Remember when Adobe initially started targeting mobile with AIR? It was often a pleasant surprise when someone managed to produced an app that was as good as its native counterparts. Of course AIR’s come a long way since then and these days it’s just expected that the quality of apps built with it will be every bit as high as those produced with rival technologies. As someone who loves tinkering with AIR it’s always great to find an app that I’ve been playing for a while was actually written in AIR. Here’s a few I’ve been playing recently.
Ship Antics:The Legend of the Kiki Beast
I absolutely love Ship Antics! It’s a puzzle adventure game for kids set in a vibrant cartoon pirate world. Built with the Starling framework, Ship Antics interweaves high quality animated content with a story-driven game featuring simple puzzles and challenges.
Its story features two lovable little characters named Amanda (the daughter of the ship’s captain) and Otto, a cheeky young octopus. Although the game’s main campaign is over in approximately ten minutes, it hasn’t stopped my little nephew from requesting repeat visits into the game’s vibrant little world. I honestly must have chalked up several hours playing it with him.
It’s aimed firmly at children this one but serves as an amazing showcase for what’s possible with AIR and the Starling framework. Dublin based Studio POWWOW has done an incredible job with Ship Antics and my nephew was delighted to find out that an update is coming soon with a whole new adventure for him to take part in.
2048 is one insanely addictive web game but its visuals are hardly anything to write home about. You may think that such a game doesn’t really require anything else but developer Andrew Kyznetsov has created his own unique version where you slide the game’s tiles to create a huge, and beautiful looking, metropolis!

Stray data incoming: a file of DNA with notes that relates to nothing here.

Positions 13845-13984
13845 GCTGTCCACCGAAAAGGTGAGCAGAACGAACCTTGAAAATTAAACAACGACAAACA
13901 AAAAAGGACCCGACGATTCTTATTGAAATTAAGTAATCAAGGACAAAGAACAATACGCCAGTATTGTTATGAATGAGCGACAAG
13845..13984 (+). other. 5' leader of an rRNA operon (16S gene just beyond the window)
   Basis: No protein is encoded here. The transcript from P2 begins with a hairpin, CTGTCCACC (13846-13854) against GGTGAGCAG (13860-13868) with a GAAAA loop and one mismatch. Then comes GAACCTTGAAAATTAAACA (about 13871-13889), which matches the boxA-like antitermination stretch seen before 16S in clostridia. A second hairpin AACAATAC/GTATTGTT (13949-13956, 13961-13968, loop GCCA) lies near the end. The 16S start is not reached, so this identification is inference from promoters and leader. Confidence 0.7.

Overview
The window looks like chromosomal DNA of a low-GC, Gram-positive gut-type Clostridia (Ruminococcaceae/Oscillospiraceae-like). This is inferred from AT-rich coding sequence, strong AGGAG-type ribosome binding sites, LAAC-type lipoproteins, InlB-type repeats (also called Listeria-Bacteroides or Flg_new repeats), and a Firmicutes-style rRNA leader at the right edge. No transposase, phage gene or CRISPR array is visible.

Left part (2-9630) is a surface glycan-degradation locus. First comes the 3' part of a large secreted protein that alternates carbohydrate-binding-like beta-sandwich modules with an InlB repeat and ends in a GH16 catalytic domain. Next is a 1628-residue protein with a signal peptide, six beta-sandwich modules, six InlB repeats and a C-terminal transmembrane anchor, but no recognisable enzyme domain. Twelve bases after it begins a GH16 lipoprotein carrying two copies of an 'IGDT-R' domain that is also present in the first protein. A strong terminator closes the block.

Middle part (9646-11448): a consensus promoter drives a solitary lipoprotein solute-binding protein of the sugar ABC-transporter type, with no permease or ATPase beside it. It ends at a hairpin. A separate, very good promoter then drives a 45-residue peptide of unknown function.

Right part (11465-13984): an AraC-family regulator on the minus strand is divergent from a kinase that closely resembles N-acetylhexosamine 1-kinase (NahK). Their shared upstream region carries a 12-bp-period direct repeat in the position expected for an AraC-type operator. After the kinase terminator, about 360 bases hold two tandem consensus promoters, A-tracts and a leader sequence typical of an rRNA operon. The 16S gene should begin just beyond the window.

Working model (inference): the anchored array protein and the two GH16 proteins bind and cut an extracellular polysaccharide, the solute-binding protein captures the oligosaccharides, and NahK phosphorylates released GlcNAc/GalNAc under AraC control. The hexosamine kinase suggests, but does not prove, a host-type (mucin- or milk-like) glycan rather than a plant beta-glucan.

The original’s top-down camera has been replaced by an isometric view onto the game’s 4×4 grid, and each square now represents a city block rather than a number. Sliding two identical squares together creates a new, more densely populated, square. The greater the population density within a square, the taller the buildings that occupy it. This acts as a great visual cue when playing the game and will make perfect sense to seasoned players of 2048 struggling to figure out how you can take a numbers-based game and turn it into something that’s based on a city.
Boxtrolls: Slide ‘N’ Seek
Isn’t the Starling framework awesome! RED Games certainly think so as it was their graphics engine of choice for their side-scrolling action game based on the recently released Boxtrolls movie. The game takes you on a journey to rescue captured Boxtrolls over 30 increasingly difficult levels inspired by scenes from the movie. The control mechanism contains elements from popular endless runners and also features a really nice sliding feature very similar to the one found in Tiny Wings (remember that).